Monday, August 13, 2012

"God don't hear me otherwise"

So afterwards I out and asked him. "How come? How come you yelled?"

"God don't hear me otherwise," said Grandpa Kashpaw.

I sweat. I broke right into a little cold sweat at my hairline because I knew this was perfectly right and for years not one damn other person had noticed it. God's been going deaf. Since the Old Testament, God's been deafening up on us. I read, see. Besides the dictionary, which I'm constantly in use of, I had this Bible once. I read it. I found there was discrepancies between then and now. It struck me. Here God used to raineth bread from clouds, smite the Phillipines, sling fire down on red-light districts where people got stabbed. He even appeared in person every once in a while. God used to pay attention, is what I'm saying.

Now there's your God in the Old Testament and there is Chippewa Gods as well. Indian Gods, good and bad, like tricky Nanabozho or the water monster, Missepeshu, who lives over in Matchimanito. That water monster was the last God I ever heard to appear. It had a weakness for young girls and grabbed one of the Pillagers off her rowboat. She got to shore all right, but only after this monster had its way with her. She's an old lady now. Old Lady Pillager. She still doesn't like to see her family fish that lake.

Our Gods aren't perfect, is what I'm saying, but at least they come around. They'll do a favor if you ask them right. You don't have to yell. But you do have to know, like I said, how to ask in the right way. That makes problems, because to ask proper was an art that was lost to the Chippewas once the Catholics gained ground. Even now, I have to wonder if Higher Power turned it back, if we got to tell, or if we just don't speak its language.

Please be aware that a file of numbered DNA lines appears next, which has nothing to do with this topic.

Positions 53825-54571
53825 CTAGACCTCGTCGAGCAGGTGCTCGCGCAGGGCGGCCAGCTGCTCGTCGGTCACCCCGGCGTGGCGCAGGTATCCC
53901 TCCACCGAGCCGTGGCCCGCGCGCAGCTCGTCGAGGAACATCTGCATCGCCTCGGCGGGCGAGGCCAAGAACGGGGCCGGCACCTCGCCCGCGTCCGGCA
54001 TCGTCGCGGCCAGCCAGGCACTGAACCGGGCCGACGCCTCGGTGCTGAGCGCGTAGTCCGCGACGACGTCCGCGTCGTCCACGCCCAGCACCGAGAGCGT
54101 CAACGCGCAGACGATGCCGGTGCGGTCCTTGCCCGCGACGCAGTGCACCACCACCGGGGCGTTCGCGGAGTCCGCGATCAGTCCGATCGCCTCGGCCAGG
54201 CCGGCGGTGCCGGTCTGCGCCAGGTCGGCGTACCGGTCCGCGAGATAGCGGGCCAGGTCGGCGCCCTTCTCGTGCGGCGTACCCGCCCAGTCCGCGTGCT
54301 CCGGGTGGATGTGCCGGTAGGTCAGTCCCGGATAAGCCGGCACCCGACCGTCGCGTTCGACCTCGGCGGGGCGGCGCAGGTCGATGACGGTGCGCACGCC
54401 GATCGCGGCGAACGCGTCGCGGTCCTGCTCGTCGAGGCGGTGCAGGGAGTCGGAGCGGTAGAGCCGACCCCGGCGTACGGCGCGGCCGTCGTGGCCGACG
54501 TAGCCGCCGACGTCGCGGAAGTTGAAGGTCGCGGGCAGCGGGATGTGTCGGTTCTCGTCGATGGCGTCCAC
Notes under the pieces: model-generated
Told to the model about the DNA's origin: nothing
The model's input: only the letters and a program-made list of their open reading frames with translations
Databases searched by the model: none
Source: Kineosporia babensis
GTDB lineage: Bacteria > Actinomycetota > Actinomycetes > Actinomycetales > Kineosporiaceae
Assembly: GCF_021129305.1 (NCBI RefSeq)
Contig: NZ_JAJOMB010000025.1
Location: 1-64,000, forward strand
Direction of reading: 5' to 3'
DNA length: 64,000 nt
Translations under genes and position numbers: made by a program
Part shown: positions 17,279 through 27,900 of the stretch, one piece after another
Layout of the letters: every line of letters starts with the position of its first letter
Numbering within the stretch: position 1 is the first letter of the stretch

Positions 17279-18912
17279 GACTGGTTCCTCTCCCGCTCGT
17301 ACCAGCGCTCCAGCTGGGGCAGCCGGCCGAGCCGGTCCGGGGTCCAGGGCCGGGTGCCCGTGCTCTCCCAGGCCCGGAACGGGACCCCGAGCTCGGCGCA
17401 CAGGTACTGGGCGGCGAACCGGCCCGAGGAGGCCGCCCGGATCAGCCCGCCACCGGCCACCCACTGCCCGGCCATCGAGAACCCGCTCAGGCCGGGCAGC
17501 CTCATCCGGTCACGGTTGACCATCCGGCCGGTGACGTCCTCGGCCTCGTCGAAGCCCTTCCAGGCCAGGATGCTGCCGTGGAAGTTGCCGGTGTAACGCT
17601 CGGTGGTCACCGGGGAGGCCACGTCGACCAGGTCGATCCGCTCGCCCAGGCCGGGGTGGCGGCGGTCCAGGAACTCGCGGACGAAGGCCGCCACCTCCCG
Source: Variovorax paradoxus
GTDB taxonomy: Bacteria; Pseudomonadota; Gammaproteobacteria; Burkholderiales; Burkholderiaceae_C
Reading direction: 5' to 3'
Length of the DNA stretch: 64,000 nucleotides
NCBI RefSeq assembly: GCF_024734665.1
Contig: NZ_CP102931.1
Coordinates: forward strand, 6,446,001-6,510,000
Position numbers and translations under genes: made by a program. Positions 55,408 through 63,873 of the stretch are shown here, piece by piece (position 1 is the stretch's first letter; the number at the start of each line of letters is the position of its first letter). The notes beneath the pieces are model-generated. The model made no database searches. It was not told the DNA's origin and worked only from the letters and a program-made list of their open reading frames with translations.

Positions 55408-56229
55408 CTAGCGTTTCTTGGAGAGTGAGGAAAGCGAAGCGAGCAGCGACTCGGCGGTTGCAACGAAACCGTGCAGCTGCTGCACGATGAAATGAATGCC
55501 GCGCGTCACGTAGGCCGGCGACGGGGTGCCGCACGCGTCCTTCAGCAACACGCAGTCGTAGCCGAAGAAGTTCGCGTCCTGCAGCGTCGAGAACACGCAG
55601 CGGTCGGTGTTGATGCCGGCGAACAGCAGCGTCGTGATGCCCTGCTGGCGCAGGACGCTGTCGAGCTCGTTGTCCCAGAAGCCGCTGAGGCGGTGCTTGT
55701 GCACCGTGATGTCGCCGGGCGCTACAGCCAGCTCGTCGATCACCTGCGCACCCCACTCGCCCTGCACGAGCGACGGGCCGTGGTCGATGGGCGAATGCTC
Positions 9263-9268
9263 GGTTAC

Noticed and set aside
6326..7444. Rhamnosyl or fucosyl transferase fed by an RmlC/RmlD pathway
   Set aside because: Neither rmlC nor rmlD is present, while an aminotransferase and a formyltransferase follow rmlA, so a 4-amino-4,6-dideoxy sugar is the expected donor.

I looked around me. How else could I explain what all I had seen in my short life--King smashing his fist in things, Gordie drinking himself down to the Bismarck hospitals, or Aunt June left by a white man to wander off in the snow. How else to explain the times my touch don't work, and farther back, to the old-time Indians who was swept away in the outright germ warfare and dirty-dog killing of the whites. In those times us Indians was so much kindlier than now.

We took them in.

Oh yes, I'm bitter as an old cutworm just thinking of how they done to us and doing still.

So Grandpa Kashpaw just opened my eyes a little there. Was there any sense relying on a God whose ears was stopped? Just like the government? I says then, right off, maybe we got nothing but ourselves.

(Louise Erdrich, from "Love Medicine")


But for you, O Lord, do I wait;
it is you, O Lord my God, who will answer.

Look away from me, that I may smile again,
before I depart and am no more!

(David, from Psalms 38 and 39)


One Sunday Morning by Wilco on Grooveshark